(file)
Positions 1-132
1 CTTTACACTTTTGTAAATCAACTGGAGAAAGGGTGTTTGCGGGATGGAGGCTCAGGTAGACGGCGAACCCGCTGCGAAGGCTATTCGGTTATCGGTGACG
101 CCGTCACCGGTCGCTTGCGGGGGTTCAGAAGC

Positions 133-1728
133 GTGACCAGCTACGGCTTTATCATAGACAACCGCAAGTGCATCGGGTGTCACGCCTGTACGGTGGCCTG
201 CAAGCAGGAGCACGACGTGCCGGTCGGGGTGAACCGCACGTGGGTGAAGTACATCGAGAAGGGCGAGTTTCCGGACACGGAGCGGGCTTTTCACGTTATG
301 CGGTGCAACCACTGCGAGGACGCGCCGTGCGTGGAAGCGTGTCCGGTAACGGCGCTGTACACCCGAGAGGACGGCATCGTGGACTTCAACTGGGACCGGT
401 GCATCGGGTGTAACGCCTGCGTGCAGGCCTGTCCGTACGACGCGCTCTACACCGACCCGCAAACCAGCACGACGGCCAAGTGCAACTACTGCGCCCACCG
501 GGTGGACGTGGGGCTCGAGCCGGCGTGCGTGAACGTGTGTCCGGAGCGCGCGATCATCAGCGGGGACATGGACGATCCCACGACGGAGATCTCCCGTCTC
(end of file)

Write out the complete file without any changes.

Positions 1-132
1 CTTTACACTTTTGTAAATCAACTGGAGAAAGGGTGTTTGCGGGATGGAGGCTCAGGTAGACGGCGAACCCGCTGCGAAGGCTATTCGGTTATCGGTGACG
101 CCGTCACCGGTCGCTTGCGGGGGTTCAGAAGC

Positions 133-1728
133 GTGACCAGCTACGGCTTTATCATAGACAACCGCAAGTGCATCGGGTGTCACGCCTGTACGGTGGCCTG
201 CAAGCAGGAGCACGACGTGCCGGTCGGGGTGAACCGCACGTGGGTGAAGTACATCGAGAAGGGCGAGTTTCCGGACACGGAGCGGGCTTTTCACGTTATG
301 CGGTGCAACCACTGCGAGGACGCGCCGTGCGTGGAAGCGTGTCCGGTAACGGCGCTGTACACCCGAGAGGACGGCATCGTGGACTTCAACTGGGACCGGT
401 GCATCGGGTGTAACGCCTGCGTGCAGGCCTGTCCGTACGACGCGCTCTACACCGACCCGCAAACCAGCACGACGGCCAAGTGCAACTACTGCGCCCACCG
501 GGTGGACGTGGGGCTCGAGCCGGCGTGCGTGAACGTGTGTCCGGAGCGCGCGATCATCAGCGGGGACATGGACGATCCCACGACGGAGATCTCCCGTCTC